Saturday 23 Feb The day had a fairly relaxed start, as the main objective was just to get to our next camp. This was in Barr al Hikman, by the coast, and a good six hours’ drive; so we weren’t expecting to tick large numbers of tourism boxes. But there was interest and scenery in the day even so.
The first thing we did was to go and peer into the local gorge. Near our Jabal Shams camp was a sheer drop
with a view so staggering that it’s impossible to capture on camera.
see what I mean? I tried various video tricks to capture it and I will post any that worked here in due course. But it was a gorgeous view (see what I did there?)
The first stop on our journey was in a town called Bahla, which has a couple of highlights worth seeing. It enabled me to capture a shot of what a typical set of Omani shops looks like.
These are typical of the small, individual booth-type shops that stand by the roadside (there are national brand shop chains, banks etc as well). By decree of the Sultan all shops display a description of their trade or products in English as well as Arabic, which lends a strange familiarity to a very unfamiliar scene! As it happens, these shops were next door to Bahla’s Grand Mosque, which is a striking building.
The main thing that Rashid wanted us to see was the fort, which is being reconstructed, and is a very impressive edifice.
(In front of it is the special local hall for celebrations such as weddings – but for men only. This exercised Jane somewhat, unsurprisingly.)
Rashid also took us to a viewpoint which enabled us to see over the whole of Bahla, showing what a dominant landmark the fort is.
A significant endeavour is the wall which runs right round Bahla. It’s of rudimentary mud brick construction, but stretches right round what you can see above. The authorities have also built a rather imposing gate over the main road into town.
On we motored, and the scenery changed dramatically to reflect the sort of landscape that covers a huge part of Oman – basically desert of various sorts. Plain sand
scrubby vegetation revealing the presence of some water
and mirages of non-existent water; and the ever-present risk of bumping into a camel.
(this means itinerant camels, of course. We also saw another way that you could find camels on the highway:)
This was the scenery that we had for our lunch break.
At about 3.15, we reached Muhut and linked up with the manager of our beach camp, a South African called Devon, who led us on a 50 minute drive over the salt flats to our site – a necessary step, since Rashid didn’t know where the camp was (each camp pretty much gets set up from scratch and the exact location will thus move), and you can get seriously lost when the landscape is nothing but flat sand and scrub. That said, there are markers which those in the know can use, such as this, which shows a fisherman’s track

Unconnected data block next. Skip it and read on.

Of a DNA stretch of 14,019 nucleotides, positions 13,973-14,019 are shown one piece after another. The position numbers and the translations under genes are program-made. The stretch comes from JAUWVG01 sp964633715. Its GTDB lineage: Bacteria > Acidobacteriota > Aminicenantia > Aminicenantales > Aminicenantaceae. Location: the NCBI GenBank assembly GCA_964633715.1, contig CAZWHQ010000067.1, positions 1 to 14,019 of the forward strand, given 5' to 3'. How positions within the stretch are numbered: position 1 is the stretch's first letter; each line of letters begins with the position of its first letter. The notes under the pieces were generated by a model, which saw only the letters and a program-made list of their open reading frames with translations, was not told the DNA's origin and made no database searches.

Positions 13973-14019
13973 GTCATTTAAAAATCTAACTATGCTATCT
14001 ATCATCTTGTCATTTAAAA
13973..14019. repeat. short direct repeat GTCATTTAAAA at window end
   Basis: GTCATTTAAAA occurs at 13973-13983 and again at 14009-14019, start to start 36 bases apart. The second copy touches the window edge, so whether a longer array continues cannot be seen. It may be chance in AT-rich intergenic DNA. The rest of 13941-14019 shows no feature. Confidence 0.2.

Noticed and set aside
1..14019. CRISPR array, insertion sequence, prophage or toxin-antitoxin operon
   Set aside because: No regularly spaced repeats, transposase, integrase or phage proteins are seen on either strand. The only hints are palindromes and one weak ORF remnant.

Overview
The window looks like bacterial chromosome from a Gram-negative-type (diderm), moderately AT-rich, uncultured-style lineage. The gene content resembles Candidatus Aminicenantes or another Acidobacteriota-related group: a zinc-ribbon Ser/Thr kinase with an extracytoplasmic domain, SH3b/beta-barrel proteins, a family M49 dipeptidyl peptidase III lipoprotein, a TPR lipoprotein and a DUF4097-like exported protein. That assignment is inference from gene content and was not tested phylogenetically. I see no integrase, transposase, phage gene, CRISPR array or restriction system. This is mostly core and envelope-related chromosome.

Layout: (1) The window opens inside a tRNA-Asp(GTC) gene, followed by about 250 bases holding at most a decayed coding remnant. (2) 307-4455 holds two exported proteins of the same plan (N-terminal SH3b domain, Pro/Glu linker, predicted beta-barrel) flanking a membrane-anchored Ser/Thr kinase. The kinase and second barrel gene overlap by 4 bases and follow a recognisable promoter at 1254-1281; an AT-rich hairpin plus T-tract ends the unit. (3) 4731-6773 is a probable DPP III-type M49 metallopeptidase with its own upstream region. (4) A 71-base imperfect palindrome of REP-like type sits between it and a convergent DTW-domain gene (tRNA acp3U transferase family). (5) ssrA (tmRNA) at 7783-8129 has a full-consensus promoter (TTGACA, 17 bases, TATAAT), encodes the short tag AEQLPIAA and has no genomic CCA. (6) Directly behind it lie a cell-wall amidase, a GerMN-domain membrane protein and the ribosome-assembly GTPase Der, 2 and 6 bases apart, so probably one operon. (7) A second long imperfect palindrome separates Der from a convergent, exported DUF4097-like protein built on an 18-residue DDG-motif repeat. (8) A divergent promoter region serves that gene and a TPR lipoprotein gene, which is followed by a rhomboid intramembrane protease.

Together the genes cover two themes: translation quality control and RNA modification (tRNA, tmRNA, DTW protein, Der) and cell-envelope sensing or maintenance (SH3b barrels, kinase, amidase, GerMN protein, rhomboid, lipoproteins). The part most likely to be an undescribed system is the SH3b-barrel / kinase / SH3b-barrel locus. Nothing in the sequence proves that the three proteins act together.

(my caption for this photo is “The Crate Outdoors”. Thank you. Thank you for listening to my little joke).
Tyres are used to mark junctions.
None of this, however, matches good new-fashioned GPS as a navigation aid, which was what got us to our beachside camp at Barr al-Hikman. This was the same in principle as our mountain camp (majlis, bedroom tent, bathroom tent), but in a very different style:
and it was lovely and warm!
We went for a short stroll along the beach to see what was what. Behind the camp is a lagoon where there were actual flamingoes
There were crabs all over the place
and some mystery plants actually growing in the sand.
The rest of the day panned out pretty much along the lines of our previous, mountain, evenings, only without the shivering – so I was actually able to take a sorely-needed shave.
We ended the day with a splendid dinner on the beach in nice temperatures and with a breeze whose coolness was, for a change, welcome.
And we wound down after dinner shooting the breeze with Devon and making our way further down our supply of gin – a pleasant and relaxed end to a wonderfully relaxed day.
The night passed comfortably enough, but for one noisy distraction – a crab had dug and entered a hole below where our tent was sited, and this wasn’t noticed when the tent was pitched. So the poor thing was scratching to get out for much of the night, but was trapped under the ground sheet. Devon rigged up an escape tunnel in the morning, and it looked like the critter got out OK.
The beach camp is basically 90 minutes by 4×4 from anywhere, so it’s not a base for excursions. Our expectations therefore for Day 4 were of sloth. This turned out to be the case.
Sunday Feb 24 Breakfast was at a relaxed 9am
and we spent the day entirely at leisure. Jane took the occasional stroll to look along the beach, coming across a nice selection of objets trouvés
and I took the opportunity to document the holiday so far (these blogs don’t write themselves, you know). We had a lovely lunch and I tried to capture some photos of local wildlife, with distinctly mixed results. We saw sandpipers
and any number of the crabs as they burrowed in for the night (not, thankfully, under our tent this time).
and we whiled away the day in contented relaxation. Tomorrow we have to transfer to the desert, so the story will continue then – tune in again to find out how it went.